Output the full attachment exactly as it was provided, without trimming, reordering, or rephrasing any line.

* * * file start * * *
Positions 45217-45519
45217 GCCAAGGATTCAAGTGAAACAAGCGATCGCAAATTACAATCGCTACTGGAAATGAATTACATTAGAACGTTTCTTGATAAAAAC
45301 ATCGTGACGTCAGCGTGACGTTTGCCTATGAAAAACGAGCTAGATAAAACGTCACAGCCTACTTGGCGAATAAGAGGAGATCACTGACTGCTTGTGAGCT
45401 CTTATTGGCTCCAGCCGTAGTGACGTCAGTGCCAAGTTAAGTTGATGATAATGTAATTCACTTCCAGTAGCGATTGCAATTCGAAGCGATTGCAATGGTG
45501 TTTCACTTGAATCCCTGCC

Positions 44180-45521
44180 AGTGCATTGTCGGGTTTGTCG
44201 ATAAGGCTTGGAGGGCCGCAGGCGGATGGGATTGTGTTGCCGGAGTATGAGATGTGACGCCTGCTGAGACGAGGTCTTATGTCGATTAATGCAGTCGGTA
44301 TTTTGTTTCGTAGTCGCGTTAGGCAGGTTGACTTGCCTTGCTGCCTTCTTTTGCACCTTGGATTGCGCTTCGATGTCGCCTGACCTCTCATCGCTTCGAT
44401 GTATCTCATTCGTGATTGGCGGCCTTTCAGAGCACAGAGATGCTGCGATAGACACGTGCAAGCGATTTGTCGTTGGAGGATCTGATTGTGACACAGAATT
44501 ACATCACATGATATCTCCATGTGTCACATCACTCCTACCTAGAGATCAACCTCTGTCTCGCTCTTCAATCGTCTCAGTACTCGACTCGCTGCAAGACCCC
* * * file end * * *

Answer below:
Positions 45217-45519
45217 GCCAAGGATTCAAGTGAAACAAGCGATCGCAAATTACAATCGCTACTGGAAATGAATTACATTAGAACGTTTCTTGATAAAAAC
45301 ATCGTGACGTCAGCGTGACGTTTGCCTATGAAAAACGAGCTAGATAAAACGTCACAGCCTACTTGGCGAATAAGAGGAGATCACTGACTGCTTGTGAGCT
45401 CTTATTGGCTCCAGCCGTAGTGACGTCAGTGCCAAGTTAAGTTGATGATAATGTAATTCACTTCCAGTAGCGATTGCAATTCGAAGCGATTGCAATGGTG
45501 TTTCACTTGAATCCCTGCC

Positions 44180-45521
44180 AGTGCATTGTCGGGTTTGTCG
44201 ATAAGGCTTGGAGGGCCGCAGGCGGATGGGATTGTGTTGCCGGAGTATGAGATGTGACGCCTGCTGAGACGAGGTCTTATGTCGATTAATGCAGTCGGTA
44301 TTTTGTTTCGTAGTCGCGTTAGGCAGGTTGACTTGCCTTGCTGCCTTCTTTTGCACCTTGGATTGCGCTTCGATGTCGCCTGACCTCTCATCGCTTCGAT
44401 GTATCTCATTCGTGATTGGCGGCCTTTCAGAGCACAGAGATGCTGCGATAGACACGTGCAAGCGATTTGTCGTTGGAGGATCTGATTGTGACACAGAATT
44501 ACATCACATGATATCTCCATGTGTCACATCACTCCTACCTAGAGATCAACCTCTGTCTCGCTCTTCAATCGTCTCAGTACTCGACTCGCTGCAAGACCCC